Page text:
Vitamin B6 (ATC: A 11 HA 02) – a group of 6 organic chemical compounds, pyridine derivatives: pyridoxine, pyridoxal and pyridoxamine and their 5′-phosphates. The biologically active form is pyridoxal phosphate, to which the remaining forms are enzymatically transformed, as a result of the action of kinases and oxidases.
It is a vitamin from group B, it dissolves in water and is a precursor to important coenzymes that control the course of many key biochemical reactions. The use of isoniazid is the most common cause of deficiency of this vitamin.

The role in the body
Vitamin B6 is involved in the transformation of amino acids, facilitates their decomposition, metabolism of fats and carbohydrates, enables the storage of energy, participates in the formation of enzymes, hormones, hemoglobin, participates in the formation of prostaglandins, affects blood pressure, muscle spasms, heart function, proper functioning of the system nervous, increases the body’s immunity, relieves side effects of medications, supports kidney treatment, reduces excessive excretion of oxalic acid in the urine, prevents the formation of kidney stones, helps fight pain and stiffness of the wrist and hand, relieves premenstrual symptoms (effective dose is 50 to 100 mg pyridoxine hydrochloride daily, with 100 mg per day seeming to be more effective). Supports the treatment of seborrheic dermatitis, hair loss, inflammation of the lips and tongue. Despite the conflicting results of research, it is often stressed that supplementation with B6 in the carpal tunnel syndrome can bring significant relief of symptoms with simultaneously low risk for the patient at the recommended doses (up to 200 mg per day). Regularly taking high doses of vitamin B6 significantly reduces the risk of developing Parkinson’s disease in people who smoke. The beneficial effect of magnesium + vitamin B6 on the behavior of children with autism was noted.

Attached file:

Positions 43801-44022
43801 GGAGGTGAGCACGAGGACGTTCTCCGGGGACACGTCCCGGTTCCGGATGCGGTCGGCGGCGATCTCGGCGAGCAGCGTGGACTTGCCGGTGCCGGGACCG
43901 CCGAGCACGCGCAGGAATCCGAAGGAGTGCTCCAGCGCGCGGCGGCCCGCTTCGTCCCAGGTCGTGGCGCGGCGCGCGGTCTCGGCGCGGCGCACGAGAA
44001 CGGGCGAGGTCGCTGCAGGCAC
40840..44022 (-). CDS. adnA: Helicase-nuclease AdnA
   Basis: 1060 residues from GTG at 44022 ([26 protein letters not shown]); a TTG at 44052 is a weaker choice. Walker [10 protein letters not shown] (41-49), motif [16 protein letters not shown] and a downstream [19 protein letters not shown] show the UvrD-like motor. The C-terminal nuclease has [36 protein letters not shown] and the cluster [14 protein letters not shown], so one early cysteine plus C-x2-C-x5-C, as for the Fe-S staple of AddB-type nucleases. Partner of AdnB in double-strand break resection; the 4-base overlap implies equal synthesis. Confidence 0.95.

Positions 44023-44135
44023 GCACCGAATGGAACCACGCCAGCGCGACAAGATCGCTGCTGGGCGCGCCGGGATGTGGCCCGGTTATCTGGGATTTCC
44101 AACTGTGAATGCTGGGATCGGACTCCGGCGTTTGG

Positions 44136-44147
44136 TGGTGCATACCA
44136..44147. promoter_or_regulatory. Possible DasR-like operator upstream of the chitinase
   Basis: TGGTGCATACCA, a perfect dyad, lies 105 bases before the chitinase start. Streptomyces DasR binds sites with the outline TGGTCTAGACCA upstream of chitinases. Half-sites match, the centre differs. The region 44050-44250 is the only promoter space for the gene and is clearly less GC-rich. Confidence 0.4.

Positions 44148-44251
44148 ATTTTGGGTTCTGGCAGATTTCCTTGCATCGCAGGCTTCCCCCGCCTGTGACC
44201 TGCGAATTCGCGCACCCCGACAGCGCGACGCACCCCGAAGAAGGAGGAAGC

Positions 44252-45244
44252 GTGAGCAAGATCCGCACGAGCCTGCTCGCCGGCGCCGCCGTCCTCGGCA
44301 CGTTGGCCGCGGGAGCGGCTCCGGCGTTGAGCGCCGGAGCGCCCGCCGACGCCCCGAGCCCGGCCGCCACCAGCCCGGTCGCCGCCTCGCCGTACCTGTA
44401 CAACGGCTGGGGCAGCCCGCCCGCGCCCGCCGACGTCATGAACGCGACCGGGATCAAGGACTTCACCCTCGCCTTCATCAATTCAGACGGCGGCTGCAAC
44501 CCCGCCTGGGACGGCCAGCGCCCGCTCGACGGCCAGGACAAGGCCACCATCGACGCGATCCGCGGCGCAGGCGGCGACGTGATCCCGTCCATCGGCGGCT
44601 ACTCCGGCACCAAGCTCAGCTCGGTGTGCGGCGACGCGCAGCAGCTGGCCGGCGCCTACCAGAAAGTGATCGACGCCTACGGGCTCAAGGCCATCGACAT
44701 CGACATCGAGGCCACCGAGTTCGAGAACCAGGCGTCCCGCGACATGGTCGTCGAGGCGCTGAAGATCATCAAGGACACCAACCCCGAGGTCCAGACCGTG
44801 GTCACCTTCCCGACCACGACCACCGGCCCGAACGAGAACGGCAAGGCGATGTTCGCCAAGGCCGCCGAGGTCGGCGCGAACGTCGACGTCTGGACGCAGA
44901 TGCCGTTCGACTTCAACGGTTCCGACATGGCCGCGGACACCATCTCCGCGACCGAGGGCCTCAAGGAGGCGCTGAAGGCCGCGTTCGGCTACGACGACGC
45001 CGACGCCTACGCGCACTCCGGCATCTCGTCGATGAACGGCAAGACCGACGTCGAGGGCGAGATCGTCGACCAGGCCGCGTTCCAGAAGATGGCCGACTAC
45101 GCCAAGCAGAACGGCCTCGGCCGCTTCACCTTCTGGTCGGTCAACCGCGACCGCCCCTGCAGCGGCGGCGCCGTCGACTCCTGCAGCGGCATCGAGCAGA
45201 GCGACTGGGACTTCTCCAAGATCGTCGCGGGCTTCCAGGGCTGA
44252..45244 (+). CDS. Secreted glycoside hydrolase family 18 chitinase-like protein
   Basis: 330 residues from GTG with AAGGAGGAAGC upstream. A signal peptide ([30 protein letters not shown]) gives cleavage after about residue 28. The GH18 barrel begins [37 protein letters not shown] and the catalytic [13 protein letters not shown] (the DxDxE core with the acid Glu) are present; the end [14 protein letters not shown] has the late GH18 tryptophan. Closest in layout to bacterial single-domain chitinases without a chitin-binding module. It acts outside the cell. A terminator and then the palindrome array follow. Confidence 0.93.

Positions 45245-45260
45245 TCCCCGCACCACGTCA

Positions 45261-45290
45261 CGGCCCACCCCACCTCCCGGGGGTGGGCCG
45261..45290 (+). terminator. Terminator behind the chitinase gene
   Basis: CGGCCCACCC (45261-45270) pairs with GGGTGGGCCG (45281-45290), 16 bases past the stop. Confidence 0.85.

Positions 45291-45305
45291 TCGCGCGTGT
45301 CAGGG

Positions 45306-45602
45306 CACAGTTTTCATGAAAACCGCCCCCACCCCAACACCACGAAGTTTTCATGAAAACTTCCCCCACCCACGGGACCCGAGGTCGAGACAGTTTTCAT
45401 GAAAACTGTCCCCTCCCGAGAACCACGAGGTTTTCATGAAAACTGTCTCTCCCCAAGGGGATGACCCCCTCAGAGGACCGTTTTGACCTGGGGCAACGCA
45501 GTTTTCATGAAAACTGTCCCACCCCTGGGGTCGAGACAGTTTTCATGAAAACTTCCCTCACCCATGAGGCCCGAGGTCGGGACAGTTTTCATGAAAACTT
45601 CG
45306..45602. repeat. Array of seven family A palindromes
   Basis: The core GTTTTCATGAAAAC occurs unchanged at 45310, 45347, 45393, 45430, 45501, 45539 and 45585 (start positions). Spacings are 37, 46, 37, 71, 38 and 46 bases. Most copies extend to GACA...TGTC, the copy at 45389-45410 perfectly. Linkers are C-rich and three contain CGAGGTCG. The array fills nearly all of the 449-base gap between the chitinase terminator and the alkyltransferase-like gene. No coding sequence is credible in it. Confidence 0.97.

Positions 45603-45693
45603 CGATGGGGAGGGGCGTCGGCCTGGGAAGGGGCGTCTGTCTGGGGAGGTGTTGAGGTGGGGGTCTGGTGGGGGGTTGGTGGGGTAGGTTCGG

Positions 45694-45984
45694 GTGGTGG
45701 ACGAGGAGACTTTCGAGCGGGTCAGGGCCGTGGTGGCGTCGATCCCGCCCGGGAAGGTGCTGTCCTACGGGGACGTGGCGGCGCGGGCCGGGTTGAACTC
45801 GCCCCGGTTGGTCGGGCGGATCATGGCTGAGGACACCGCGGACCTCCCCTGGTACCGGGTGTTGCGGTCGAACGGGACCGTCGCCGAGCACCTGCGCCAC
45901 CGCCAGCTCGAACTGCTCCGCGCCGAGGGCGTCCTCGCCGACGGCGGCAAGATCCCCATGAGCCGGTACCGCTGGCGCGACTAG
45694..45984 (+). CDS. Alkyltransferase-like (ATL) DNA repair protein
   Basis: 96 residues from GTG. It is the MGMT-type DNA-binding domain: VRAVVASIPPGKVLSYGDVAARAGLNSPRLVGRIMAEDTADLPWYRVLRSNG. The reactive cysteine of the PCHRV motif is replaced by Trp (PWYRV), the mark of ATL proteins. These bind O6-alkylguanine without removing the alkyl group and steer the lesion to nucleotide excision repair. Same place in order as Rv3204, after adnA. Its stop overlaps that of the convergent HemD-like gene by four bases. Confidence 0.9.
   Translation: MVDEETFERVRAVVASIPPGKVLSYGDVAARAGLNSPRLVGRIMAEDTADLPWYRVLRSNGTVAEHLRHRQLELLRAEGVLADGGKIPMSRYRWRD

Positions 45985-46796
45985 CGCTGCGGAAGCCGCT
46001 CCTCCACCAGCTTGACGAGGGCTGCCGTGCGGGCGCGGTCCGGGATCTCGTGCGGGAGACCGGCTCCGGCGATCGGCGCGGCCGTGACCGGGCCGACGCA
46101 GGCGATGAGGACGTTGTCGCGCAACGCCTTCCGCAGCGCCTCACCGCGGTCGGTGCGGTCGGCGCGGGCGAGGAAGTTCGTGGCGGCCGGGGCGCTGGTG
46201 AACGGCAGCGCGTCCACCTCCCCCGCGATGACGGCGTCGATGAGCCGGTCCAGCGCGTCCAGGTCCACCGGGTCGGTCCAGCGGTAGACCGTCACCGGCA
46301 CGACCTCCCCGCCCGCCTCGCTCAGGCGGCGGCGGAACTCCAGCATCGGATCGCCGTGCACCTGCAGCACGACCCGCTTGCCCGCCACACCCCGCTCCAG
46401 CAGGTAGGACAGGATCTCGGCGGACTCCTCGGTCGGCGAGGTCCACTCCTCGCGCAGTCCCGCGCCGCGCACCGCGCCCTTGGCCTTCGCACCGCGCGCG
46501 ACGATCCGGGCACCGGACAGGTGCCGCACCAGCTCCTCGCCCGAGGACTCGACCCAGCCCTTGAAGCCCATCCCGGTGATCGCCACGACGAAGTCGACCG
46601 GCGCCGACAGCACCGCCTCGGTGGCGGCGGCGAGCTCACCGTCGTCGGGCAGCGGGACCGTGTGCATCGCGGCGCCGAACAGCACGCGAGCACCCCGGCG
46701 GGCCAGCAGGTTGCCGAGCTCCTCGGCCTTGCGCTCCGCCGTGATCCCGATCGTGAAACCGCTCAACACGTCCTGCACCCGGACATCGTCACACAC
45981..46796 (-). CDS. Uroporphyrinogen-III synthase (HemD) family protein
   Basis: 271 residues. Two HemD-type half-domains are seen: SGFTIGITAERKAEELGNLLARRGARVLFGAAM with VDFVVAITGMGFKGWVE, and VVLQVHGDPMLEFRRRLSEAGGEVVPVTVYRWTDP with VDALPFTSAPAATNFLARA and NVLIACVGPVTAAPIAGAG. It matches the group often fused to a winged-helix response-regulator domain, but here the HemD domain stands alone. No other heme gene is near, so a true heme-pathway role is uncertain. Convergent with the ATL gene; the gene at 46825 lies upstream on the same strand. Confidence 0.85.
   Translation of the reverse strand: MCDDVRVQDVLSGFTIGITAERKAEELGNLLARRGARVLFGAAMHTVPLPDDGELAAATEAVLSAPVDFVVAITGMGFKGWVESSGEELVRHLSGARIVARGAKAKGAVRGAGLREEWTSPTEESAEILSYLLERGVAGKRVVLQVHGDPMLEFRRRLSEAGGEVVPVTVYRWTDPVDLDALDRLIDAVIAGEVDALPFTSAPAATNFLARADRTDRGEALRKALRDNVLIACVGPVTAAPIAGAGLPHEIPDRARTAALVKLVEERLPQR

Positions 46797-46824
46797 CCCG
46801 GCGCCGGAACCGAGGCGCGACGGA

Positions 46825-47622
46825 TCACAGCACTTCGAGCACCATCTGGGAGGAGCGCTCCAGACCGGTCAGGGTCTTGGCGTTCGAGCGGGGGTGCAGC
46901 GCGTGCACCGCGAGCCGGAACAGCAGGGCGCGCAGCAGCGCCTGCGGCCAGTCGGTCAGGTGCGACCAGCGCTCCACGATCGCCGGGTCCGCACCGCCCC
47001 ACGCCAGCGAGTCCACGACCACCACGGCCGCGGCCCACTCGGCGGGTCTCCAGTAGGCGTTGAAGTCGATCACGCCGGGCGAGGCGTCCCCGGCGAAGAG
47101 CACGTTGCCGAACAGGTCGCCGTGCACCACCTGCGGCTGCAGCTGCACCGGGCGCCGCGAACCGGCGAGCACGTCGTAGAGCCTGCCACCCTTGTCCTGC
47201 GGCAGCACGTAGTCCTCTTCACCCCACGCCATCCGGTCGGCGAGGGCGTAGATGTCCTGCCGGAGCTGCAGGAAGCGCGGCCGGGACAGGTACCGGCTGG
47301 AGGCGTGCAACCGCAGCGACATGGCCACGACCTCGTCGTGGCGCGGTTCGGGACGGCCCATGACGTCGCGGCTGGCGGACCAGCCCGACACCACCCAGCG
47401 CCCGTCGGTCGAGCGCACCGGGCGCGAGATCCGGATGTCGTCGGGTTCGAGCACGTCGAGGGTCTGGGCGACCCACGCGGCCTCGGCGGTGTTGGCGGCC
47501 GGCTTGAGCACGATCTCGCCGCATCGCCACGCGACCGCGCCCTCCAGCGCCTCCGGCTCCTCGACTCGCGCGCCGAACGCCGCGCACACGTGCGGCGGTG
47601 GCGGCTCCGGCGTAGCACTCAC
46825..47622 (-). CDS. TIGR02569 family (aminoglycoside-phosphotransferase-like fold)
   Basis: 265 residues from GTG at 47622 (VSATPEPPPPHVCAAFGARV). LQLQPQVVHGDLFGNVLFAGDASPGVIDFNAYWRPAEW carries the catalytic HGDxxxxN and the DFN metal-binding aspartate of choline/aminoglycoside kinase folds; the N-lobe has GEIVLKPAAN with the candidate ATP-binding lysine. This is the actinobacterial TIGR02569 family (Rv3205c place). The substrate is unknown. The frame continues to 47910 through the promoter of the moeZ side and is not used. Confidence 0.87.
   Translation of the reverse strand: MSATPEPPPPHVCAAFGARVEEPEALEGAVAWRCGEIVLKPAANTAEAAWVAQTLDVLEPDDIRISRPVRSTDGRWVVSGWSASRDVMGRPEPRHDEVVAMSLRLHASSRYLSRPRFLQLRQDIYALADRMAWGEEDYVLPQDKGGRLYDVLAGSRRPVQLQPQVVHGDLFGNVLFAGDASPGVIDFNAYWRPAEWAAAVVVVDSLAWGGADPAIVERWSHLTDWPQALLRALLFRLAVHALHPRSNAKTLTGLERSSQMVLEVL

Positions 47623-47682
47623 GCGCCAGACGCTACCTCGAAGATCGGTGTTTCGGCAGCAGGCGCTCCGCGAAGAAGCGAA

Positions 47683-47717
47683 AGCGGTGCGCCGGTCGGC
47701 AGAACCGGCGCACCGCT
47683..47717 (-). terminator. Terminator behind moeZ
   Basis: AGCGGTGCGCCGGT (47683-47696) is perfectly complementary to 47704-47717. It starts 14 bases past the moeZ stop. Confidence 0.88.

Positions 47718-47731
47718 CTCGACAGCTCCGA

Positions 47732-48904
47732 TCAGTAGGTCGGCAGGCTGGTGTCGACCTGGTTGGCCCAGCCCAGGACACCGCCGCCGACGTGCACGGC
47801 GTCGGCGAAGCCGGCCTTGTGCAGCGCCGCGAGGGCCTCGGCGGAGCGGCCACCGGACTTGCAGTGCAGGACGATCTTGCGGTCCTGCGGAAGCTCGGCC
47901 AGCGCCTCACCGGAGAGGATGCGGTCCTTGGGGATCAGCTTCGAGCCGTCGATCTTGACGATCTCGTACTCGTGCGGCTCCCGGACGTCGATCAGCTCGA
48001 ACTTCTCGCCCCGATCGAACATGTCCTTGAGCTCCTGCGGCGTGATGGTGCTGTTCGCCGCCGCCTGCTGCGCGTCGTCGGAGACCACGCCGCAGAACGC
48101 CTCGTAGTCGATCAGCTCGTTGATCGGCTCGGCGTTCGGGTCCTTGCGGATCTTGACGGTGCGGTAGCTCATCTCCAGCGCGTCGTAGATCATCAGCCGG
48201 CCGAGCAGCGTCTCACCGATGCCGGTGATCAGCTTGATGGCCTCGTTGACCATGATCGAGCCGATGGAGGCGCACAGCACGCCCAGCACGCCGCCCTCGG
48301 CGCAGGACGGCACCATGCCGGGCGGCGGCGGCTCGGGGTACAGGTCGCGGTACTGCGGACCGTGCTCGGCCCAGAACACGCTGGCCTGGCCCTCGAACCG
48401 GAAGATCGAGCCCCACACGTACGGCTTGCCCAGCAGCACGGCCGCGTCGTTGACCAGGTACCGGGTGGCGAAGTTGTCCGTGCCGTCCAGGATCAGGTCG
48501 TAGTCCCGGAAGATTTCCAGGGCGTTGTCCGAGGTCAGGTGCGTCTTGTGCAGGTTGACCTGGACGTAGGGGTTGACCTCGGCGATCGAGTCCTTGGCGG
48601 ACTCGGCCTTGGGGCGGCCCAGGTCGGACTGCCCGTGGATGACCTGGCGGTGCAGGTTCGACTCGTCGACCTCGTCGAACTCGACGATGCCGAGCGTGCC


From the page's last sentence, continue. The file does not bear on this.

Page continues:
The effects of scarcity
Vitamin B6 deficiency can cause nervous system symptoms such as convulsions, depression, apathy, insomnia, general deterioration of well-being, reduced mental performance, and neuritis. Other symptoms of vitamin B6 deficiency include: reduced immunity to infections, inflammation of the skin (seborrheic changes on the face, irritation of the tongue and oral mucosa), anemia, nephrolithiasis, fatigue, nausea, retching, disturbances in the functioning of the myocardium, increased the risk of developing tumors, whereas in children – mental retardation, bone formation abnormalities, epileptic symptoms, irritability. Vitamin B6 deficiency is an important risk factor for atherosclerosis, hence the deficiency of this vitamin increases the risk of stroke and ischemic heart disease.

The effects of excess
Vitamin B6 in high doses is neurotoxic. In some people (very rarely) – anomalies in the functioning of the peripheral nervous system may occur already at 50 mg of pyridoxine hydrochloride per day, used for a sufficiently long time. Long-term taking of doses of vitamin B6 above 200 mg (usually 1000 mg or more) may cause peripheral neuropathy. These changes disappear with the cessation of excessive supplementation with vitamin B6. When taking doses below 200 mg daily, side effects are very rare.
Neurotoxic effects of high doses of vitamin B6 are observed when consumed in the form of pyridoxine, but not for pyridoxal phosphate.

Sources in food
Vitamin B6 is found in a variety of food products. The richest sources include: chickpeas, fish, meat, potatoes and other starchy vegetables, as well as some fruits (eg bananas, but not citrus).

The need for an adult person for vitamin B6 is about 1-2 mg per day. Therapeutically often much higher doses are used, in the range of 50-200 mg per day, and even 2-7 g / day.